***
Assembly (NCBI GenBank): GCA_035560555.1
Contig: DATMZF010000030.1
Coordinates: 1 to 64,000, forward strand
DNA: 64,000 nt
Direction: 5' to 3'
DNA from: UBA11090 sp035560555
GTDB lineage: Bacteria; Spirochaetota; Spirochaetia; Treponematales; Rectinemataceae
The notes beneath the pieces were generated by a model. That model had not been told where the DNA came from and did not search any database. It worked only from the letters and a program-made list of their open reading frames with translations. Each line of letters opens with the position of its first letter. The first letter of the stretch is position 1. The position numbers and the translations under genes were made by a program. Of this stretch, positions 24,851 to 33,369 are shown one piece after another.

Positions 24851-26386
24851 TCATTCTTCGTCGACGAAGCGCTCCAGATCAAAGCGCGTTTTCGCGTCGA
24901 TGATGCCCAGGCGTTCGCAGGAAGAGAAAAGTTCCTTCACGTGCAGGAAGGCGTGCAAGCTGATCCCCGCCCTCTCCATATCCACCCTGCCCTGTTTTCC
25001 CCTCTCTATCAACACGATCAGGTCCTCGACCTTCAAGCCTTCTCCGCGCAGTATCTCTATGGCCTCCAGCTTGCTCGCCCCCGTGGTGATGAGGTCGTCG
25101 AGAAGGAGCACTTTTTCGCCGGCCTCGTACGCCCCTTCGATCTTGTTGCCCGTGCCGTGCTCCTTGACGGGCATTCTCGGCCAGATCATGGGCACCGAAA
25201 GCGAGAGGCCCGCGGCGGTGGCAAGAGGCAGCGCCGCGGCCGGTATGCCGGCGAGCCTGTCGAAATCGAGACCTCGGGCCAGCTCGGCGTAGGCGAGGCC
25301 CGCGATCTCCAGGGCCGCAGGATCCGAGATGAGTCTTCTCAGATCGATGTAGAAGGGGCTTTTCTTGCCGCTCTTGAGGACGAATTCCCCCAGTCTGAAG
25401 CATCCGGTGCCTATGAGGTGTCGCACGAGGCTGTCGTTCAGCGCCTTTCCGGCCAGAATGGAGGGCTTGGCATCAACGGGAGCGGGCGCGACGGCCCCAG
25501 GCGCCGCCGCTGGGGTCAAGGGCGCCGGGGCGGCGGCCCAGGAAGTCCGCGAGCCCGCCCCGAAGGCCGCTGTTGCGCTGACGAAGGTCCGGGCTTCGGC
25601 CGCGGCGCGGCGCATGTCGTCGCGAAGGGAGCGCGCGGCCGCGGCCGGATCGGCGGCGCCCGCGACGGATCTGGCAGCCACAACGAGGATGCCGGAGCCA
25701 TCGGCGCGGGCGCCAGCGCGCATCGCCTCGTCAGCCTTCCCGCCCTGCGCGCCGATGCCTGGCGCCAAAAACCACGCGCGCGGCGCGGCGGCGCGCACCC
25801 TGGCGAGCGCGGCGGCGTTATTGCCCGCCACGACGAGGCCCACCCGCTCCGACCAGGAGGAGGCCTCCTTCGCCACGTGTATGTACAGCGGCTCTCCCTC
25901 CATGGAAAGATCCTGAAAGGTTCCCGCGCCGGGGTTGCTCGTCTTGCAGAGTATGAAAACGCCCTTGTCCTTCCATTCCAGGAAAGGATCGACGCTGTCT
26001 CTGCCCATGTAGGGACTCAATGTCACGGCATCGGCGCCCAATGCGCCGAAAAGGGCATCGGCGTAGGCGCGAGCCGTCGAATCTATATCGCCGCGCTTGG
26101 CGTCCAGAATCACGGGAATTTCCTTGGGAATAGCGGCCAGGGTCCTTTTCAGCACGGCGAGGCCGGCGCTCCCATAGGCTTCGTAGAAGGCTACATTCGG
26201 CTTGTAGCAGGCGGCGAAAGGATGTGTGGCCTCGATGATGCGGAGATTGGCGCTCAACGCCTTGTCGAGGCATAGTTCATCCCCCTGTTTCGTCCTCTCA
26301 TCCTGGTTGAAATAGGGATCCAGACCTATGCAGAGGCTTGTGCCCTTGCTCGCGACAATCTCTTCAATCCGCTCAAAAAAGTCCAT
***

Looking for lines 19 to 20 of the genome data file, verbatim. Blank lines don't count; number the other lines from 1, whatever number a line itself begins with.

25701 TCGGCGCGGGCGCCAGCGCGCATCGCCTCGTCAGCCTTCCCGCCCTGCGCGCCGATGCCTGGCGCCAAAAACCACGCGCGCGGCGCGGCGGCGCGCACCC
25801 TGGCGAGCGCGGCGGCGTTATTGCCCGCCACGACGAGGCCCACCCGCTCCGACCAGGAGGAGGCCTCCTTCGCCACGTGTATGTACAGCGGCTCTCCCTC